I have limited but great memories of these vacation. “Oda, it is low tide right now; let’s go out and catch some shrimp.” It would take us at least five minutes to get to the water as the sandy beach was one of the widest on the Belgian coast at low tide. We would then wade into the shallow water with our net and scoop up as many small grey shrimp as we could get. “Enough, Oda let’s go back!” Back at the B&B someone, my mom, older sisters if they were there, or one of the B&B people would cook the shrimp right away. They would then dump them in a heap on some newspaper on the kitchen table and it was Oda’s and my job to peel them. It was a tedious job and If it was early in the morning we had them for breakfast, otherwise later for lunch or dinner. The shrimp were small but delicious. I can still taste their salty flavor if I think about them.

When we were little, our mom, one of our sisters, or an older friend would take Oda and me for long walks on the dunes or on the beach, gathering shells, playing tag on the beach and hide and seek on the dunes. On weekends I remember the photographer with his big camera on a tripod trying to hustle clients by loudly yelling: “Profitez du soleil et du beau temps” (take advantage of the sun and the good weather). He had two huge (for us little kids) furry dogs that he used for props for the photos he took of clients. We got to know the photographer and he let us play with the dogs when he was not taking photos. They were friendly dogs and loved to run after the balls we threw down the beach, but Oda was always a bit scared of them as they were so big. It was amazing to us that they could see at all as they had so much long hair hanging over their eyes.

When we wanted to go play or swim in the water my parents had rented a little wooden cabin that we could use to change into our bathing suits and store our toys, shovels and pails and keep our shell collection. The funny thing about these cabins was that they were built on wheels. At high tide they were located way up at the water’s edge but at low tide the water edge could be as far as half a kilometer away, a long walk. Therefore the cabins were relocated down by the water’s edge for the duration of the low tide. To haul them down and back up that far on the sand the proprietors used the famous Belgian Draft horses to pull them on their wheels. The sand was rather hard packed, so it was not too much effort for the horses.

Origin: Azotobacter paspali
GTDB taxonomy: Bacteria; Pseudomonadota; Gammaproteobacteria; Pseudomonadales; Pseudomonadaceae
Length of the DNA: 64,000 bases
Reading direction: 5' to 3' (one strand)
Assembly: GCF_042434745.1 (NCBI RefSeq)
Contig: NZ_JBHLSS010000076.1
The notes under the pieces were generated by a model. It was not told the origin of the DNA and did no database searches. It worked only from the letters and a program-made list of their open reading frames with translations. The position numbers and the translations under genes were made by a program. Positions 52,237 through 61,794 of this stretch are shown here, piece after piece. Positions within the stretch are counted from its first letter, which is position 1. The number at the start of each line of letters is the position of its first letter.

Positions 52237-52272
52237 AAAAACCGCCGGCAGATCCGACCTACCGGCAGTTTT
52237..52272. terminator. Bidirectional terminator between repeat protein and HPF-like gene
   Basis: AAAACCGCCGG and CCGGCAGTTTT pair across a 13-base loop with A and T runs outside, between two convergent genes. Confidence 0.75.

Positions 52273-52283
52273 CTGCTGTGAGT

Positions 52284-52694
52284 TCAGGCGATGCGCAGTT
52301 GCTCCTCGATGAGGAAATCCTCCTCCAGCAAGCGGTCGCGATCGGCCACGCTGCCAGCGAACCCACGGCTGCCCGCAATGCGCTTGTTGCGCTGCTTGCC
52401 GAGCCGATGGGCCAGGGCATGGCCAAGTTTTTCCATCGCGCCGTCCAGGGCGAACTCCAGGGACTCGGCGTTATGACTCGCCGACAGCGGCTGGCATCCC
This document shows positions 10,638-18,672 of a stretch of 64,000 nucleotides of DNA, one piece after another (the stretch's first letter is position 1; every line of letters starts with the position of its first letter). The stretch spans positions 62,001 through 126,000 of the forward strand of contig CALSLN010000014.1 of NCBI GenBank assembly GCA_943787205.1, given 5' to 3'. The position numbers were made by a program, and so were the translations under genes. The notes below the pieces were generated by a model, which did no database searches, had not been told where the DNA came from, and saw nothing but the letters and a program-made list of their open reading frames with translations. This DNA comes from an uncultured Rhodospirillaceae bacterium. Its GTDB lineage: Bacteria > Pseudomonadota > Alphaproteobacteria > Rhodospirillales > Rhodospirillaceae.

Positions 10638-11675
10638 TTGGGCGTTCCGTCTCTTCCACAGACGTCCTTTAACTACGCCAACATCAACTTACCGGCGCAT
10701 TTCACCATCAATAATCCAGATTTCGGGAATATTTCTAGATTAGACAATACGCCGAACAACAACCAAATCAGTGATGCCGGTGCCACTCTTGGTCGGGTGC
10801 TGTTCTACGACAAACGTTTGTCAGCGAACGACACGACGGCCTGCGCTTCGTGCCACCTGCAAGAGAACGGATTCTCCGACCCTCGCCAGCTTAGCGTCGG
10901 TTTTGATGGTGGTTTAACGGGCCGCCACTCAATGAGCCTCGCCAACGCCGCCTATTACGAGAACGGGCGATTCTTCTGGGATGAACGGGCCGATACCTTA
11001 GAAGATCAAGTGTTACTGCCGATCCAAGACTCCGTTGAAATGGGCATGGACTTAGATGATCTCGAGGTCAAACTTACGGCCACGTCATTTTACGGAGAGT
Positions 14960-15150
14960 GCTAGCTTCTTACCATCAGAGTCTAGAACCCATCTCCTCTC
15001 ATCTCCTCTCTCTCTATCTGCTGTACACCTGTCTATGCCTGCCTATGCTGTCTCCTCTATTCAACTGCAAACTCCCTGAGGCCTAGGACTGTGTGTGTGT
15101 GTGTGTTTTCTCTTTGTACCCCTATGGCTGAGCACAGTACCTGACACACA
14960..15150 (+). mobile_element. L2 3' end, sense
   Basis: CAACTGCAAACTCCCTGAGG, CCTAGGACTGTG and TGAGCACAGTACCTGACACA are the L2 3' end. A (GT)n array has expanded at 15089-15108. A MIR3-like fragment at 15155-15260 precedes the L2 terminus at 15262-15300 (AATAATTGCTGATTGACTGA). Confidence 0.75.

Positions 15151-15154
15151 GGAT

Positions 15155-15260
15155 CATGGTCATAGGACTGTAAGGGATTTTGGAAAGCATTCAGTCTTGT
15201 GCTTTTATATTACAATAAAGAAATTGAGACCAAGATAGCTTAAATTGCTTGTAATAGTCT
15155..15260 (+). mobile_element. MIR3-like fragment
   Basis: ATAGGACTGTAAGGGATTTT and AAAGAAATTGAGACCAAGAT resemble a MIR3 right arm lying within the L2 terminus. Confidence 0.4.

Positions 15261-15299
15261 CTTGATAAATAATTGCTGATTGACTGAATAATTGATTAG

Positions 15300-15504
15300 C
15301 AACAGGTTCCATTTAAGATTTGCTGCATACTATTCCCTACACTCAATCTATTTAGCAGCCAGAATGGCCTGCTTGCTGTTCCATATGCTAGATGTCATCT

One other advantage of the hard packed sand was that one could do some incredible beach sailing. When we were little, we could only watch these sleek trI-wheeler buggies with a sail fly along the beach. To prevent collisions with strollers a section of the very long beach was reserved for them. “Oh Oda, don’t you wish we could do this?” Sure enough when I was a bit older like nine or ten, my parents would let me do it, and boy did I have a blast. One sits low, close to the sand in a seat on the metal frame with one fat rubber wheel in front and two on the back. In the middle is a an aluminum mast with a boom and a sail that one can tighten or loosen depending on how fast one wants to go, just like a sail boat. Steering is done with one’s feet on pedals that direct the single front wheel. Boy that was so much fun, but could also as bit dangerous if there was a lot of wind, and turning too sharply could flip these buggies over. Nowadays there are a lot of sophisticated variations of this sport and I have even seen some buggies propelled by kites.

Another fun activity at the beach was horseback riding. When we were little we went on small ponies or even a donkey, just walking and occasionally a little faster trot with an attendant holding the reins, But again when we were older we could get on them by ourselves and have a run on the beach and into the shallow water, which the horses seemed to love.

When I look at the photos we still have of that time, it is interesting to see the incredible evolution of beach attire that people wore those days. Oda and I wore very similar knitted full bathing suits and so did my father, mother and sisters. There were no bikinis and no “Speedo” swim trunks.

What a wonderful and peaceful time it was, except for the occasional (maybe frequent) fight I had with Oda. That is until that day in May 1940, when everything changed. The day after seeing the planes flying overhead and hearing the family explanation that there was a war, our dad come home early that evening from his job in Antwerp. He frowned. He did not even give us the usual hug but went straight to the living room where Mom was knitting. “We are going to leave the house right away” we heard him tell Mom.

Through some connections that we never knew about, my father had heard that the Belgian resistance was going to dynamite and blow up the bridge over the river Nete, which runs through Duffel. This was supposed to slow down the advance of the German army into Belgium.

As it happened, our house in Duffel and the yard were separated from that bridge by only a narrow road along the river. The bridge was right there, almost in our back yard, with river barges chugging by day and night, the on board Malinois or Schipperke dogs barking at the slightest movement or provocation on the river banks.

“Kids, listen!” my father explained, “When that bridge is blown up, who knows what will happen to the house? The house may get torn up and we may get hurt. We will have to leave, and soon.” That evening our whole family packed. I made sure that my favored Adventures of Tintin books were in my suitcase. I would not be without them, no matter what.